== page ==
Words from the Bishop—“Called together by God to pray together as one, be present in our state’s broken places, and to walk in the freedom and openness of the Holy Spirit”
We are in the midst of the Week of Prayer for Christian Unity. This annual celebration of Christian ecumenism starts each year on January 18, (the Confession of St. Peter), and ends on January 25, (the Conversion of St. Paul.) In many communities congregations of different denominations have special joint services of worship, to show solidarity in Christ.
Seeking unity with other Christians is essential to who we are as Lutherans. One of our Synod benchmarks is “Promote Unity.” We cherish our unique Lutheran heritage and emphases. But we also seek common ground with others who follow Christ. As a denomination, the ELCA has full communion agreements with 6 other churches—The Presbyterian Church USA, the United Church of Christ, the Reformed Church in America, The Moravians, The Episcopal Church and the United Methodist Church. And we have significant agreements and conversations with other groups, including AME Zion and Roman Catholic, as well as Orthodox.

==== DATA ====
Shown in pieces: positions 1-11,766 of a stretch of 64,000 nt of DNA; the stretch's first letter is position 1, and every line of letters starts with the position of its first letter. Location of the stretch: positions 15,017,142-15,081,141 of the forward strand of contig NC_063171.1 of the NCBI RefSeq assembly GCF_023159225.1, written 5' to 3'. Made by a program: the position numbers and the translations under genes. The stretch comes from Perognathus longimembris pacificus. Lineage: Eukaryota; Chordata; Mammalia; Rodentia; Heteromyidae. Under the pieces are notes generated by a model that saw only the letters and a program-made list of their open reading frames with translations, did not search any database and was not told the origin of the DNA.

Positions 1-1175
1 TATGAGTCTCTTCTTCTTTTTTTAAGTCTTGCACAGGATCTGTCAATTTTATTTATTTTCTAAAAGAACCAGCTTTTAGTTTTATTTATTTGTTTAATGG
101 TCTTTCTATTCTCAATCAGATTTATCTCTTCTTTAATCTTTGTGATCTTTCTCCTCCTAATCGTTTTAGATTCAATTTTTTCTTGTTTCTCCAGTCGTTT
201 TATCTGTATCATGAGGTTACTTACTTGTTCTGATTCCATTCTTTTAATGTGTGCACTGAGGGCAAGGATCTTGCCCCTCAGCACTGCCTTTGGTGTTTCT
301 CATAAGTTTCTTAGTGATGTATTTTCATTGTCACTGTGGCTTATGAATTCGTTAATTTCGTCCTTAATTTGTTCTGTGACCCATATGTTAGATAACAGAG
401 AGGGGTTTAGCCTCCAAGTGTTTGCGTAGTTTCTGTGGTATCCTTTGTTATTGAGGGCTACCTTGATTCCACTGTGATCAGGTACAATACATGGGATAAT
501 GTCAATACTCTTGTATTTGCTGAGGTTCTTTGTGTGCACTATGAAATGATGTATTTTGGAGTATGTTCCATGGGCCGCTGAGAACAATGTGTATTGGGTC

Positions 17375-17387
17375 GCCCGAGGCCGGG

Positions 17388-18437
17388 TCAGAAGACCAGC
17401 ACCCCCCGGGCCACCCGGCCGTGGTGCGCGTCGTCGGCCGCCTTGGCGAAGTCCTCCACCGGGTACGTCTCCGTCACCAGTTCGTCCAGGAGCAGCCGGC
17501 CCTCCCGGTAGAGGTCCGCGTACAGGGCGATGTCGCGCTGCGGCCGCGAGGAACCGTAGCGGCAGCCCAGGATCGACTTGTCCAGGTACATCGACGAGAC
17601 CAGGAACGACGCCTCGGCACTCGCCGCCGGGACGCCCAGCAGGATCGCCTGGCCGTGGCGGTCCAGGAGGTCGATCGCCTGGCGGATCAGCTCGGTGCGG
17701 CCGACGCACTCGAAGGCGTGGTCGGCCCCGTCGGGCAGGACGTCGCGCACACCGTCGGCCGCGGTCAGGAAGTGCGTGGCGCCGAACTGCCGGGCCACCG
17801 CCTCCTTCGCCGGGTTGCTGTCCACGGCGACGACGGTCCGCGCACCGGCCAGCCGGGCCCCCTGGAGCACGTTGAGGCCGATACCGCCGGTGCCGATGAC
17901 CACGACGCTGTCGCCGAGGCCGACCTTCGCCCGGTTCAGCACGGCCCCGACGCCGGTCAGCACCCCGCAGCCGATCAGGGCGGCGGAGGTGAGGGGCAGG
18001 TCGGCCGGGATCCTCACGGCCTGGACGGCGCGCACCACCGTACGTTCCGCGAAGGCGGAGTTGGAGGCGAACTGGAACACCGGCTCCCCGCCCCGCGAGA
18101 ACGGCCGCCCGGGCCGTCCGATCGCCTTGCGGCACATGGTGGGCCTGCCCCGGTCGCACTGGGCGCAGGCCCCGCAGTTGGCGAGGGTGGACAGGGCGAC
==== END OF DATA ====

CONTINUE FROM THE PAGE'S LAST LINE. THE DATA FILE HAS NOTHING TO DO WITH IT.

In the Montana Synod we work together ecumenically with the Wyoming Association of Churches and the Montana Association of Christians (formerly Montana Association of Churches.) Both organizations are made up of a majority of mainline Protestant denominations, and both are working on state legislative agendas during the legislative sessions. MAC has recently re-organized, and now welcomes not only denominations, but also congregations and individuals as members. You can find a link to our website, where you will find both an invitation to join and a congregational membership covenant. I encourage you to consider congregational and individual membership in MAC.
And Monday, January 26 will be MAC Day at the Legislature. You can find information on our website as well. We’ll begin at St. John’s Lutheran Church, at 8:30 AM with prayer, and move to the Capitol. This is a good way to thank our legislators for their service, and to let them know what we, as Christians, are working on together. MAC does not take on every issue—just the ones we share across our denominations. This year’s issues are: abolition of the death penalty and replacing it with life imprisonment without parole; well-being of children; care for immigrants; returning prisoners to society.
Another of our Synod benchmarks is: “Serve the world, especially the poor and those in need.” Through MAC and WAC we attempt to do just that. As Christians we believe that God loved the world, the whole world. And we are called to love the world, too. As Christians working together, we can show God’s love to a world in great need.
Bishop Jessica Crist
Bishop Jessica Crist
Bishop of the Montana Synod of the ELCA